Clay Aiken appears to be shying away from same-sex marriage in his bid for North Carolina's Second Congressional District.
In an interview with NBC "Today" show co-host Savannah Guthrie
on Tuesday, the openly gay candidate was posed this question: "You've been open about your own status and you have criticized North Carolina's ban on gay marriage in the past . . . It seems you're downplaying this in this particular campaign. Is that a fair assessment?"
"I don't know that we're necessarily particularly specifically downplaying anything," Aiken responded. "You know, we're up-playing the things that are affecting peoples' lives . . . We're talking about the things that are affecting peoples' lives and that's not necessarily one of them."
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Aiken's response to NBC News echoes a statement the pop star turned politician made in a prior interview with The Huffington Post
earlier in the week, telling the left-leaning news site, "It's not why I'm in this race," referring to same-sex marriage.
Guthrie also asked Aiken how he thinks he can overcome the district's conservative-leaning voters. In 2012, Republican presidential candidate Mitt Romney received 58 percent of the vote in that district, while President Barack Obama garnered just 41 percent.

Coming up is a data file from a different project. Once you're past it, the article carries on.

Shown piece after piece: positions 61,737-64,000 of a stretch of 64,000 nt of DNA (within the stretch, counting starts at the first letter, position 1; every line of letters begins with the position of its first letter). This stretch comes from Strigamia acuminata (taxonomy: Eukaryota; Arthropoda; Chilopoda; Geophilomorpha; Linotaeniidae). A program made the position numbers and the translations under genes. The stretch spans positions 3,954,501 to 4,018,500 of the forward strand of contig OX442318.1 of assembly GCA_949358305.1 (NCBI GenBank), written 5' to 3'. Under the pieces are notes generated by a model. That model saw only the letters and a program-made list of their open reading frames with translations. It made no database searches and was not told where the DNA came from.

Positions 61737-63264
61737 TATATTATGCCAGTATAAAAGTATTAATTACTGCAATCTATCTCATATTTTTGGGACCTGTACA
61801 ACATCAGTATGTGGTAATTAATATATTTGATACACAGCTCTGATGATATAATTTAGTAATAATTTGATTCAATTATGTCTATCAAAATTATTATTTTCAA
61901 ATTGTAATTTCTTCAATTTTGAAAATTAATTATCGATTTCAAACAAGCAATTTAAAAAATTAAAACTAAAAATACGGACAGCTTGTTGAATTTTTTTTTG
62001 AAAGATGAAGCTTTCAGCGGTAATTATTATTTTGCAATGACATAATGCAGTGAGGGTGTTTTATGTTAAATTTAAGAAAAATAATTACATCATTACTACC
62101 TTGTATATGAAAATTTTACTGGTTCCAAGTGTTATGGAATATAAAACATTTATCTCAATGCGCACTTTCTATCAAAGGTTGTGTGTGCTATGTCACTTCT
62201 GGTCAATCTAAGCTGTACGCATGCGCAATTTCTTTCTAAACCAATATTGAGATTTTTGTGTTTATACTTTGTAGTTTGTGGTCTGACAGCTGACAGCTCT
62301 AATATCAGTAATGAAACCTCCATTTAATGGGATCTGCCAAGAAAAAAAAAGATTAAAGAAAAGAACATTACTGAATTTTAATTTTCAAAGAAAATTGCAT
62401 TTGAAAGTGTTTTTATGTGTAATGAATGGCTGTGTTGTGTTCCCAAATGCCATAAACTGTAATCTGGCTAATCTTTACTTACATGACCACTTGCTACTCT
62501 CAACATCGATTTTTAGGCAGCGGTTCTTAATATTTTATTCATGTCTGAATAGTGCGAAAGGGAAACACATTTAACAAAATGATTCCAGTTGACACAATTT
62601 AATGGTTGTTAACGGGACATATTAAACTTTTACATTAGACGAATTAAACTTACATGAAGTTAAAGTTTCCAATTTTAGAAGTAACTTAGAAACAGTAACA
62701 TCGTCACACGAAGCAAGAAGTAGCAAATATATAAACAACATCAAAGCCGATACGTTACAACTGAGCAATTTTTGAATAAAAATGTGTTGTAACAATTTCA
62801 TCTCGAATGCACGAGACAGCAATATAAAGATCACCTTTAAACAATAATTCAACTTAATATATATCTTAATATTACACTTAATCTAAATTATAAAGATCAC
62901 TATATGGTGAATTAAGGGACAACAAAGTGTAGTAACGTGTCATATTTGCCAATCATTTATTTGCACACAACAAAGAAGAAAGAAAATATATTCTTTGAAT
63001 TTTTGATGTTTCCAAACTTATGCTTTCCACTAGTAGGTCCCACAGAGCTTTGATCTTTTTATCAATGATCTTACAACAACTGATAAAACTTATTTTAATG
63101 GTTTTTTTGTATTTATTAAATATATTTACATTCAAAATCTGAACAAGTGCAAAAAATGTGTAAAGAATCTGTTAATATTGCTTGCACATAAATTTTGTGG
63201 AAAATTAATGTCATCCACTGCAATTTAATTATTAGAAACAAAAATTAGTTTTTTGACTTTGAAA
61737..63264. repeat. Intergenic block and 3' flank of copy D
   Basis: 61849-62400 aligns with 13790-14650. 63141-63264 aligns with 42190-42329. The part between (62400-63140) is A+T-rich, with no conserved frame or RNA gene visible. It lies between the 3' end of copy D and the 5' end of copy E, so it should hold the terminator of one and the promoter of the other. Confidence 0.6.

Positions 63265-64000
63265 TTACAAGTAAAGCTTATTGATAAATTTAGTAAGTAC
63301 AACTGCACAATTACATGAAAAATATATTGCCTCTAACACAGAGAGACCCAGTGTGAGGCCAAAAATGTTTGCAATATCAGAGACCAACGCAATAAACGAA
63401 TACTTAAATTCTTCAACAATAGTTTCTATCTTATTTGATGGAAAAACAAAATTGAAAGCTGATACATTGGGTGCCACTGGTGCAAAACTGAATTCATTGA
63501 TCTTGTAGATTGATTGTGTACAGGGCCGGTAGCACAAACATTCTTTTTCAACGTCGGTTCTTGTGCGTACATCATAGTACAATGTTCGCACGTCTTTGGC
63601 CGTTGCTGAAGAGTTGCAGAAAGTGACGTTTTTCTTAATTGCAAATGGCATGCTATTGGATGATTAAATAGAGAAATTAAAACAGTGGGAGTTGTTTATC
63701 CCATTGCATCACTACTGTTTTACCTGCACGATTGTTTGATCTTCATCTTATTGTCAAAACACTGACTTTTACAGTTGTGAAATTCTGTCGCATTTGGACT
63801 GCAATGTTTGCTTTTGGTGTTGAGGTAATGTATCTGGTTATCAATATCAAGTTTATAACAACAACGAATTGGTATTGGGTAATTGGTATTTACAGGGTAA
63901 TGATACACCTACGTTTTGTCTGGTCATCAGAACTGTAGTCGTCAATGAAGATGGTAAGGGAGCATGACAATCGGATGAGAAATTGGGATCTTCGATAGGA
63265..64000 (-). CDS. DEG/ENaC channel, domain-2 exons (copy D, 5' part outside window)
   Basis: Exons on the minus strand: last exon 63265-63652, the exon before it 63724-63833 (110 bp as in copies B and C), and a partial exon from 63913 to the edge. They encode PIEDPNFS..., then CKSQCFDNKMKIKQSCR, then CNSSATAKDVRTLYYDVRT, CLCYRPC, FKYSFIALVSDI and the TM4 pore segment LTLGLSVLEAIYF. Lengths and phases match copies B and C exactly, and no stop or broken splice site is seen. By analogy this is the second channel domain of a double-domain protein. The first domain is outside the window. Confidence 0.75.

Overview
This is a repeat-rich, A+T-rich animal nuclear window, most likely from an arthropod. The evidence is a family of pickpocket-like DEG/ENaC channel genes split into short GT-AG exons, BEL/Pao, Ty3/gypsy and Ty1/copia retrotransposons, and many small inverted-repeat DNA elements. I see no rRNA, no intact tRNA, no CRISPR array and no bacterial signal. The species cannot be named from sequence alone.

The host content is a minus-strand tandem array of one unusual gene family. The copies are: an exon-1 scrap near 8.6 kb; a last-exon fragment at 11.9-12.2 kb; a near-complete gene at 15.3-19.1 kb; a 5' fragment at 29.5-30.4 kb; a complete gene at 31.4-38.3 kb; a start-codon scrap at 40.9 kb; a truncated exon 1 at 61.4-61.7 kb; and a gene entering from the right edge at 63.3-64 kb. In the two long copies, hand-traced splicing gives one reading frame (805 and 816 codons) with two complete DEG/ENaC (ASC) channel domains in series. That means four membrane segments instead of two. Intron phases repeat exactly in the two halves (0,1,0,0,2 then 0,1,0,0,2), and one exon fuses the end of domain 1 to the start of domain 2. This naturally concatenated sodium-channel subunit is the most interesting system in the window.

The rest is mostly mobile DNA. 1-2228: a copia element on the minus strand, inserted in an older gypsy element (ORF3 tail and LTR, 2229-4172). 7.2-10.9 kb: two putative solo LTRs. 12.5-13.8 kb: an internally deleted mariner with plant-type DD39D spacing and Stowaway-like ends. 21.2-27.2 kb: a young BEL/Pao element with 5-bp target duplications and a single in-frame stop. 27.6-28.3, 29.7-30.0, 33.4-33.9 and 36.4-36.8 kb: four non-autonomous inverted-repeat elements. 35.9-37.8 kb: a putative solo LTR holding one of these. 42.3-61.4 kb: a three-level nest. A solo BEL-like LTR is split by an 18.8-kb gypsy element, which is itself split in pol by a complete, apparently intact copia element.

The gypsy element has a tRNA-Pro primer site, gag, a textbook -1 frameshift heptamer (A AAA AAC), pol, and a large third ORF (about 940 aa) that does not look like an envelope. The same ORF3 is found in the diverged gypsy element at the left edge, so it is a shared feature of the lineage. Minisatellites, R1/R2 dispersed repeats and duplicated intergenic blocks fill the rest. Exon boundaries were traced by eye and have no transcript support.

"I’m not naïve to that fact that this is a challenge that I have to overcome," Aiken said. "It's a mountain to climb but we’ve had quite a bit of success thus far in the past three months in climbing it."
"People are tired of partisan politics," he added. "People at home, they don’t talk about party, they talk about the things that are important to them."
The former "American Idol" contestant, who went on to nearly win Donald Trump's "Celebrity Apprentice," has had his celebrity status used against him by his Republican opponent, Rep. Renee Ellmers, who is running for her third term in the conservative North Carolina congressional seat, NewsBusters.org noted
"Apparently his performing career isn't going well and he's bored," Ellmers said following Aiken's primary win earlier in May
, Guthrie noted.
When asked by Guthrie what was more difficult, politics or show business, the 35-year-old Congressional hopeful responded, "politics."
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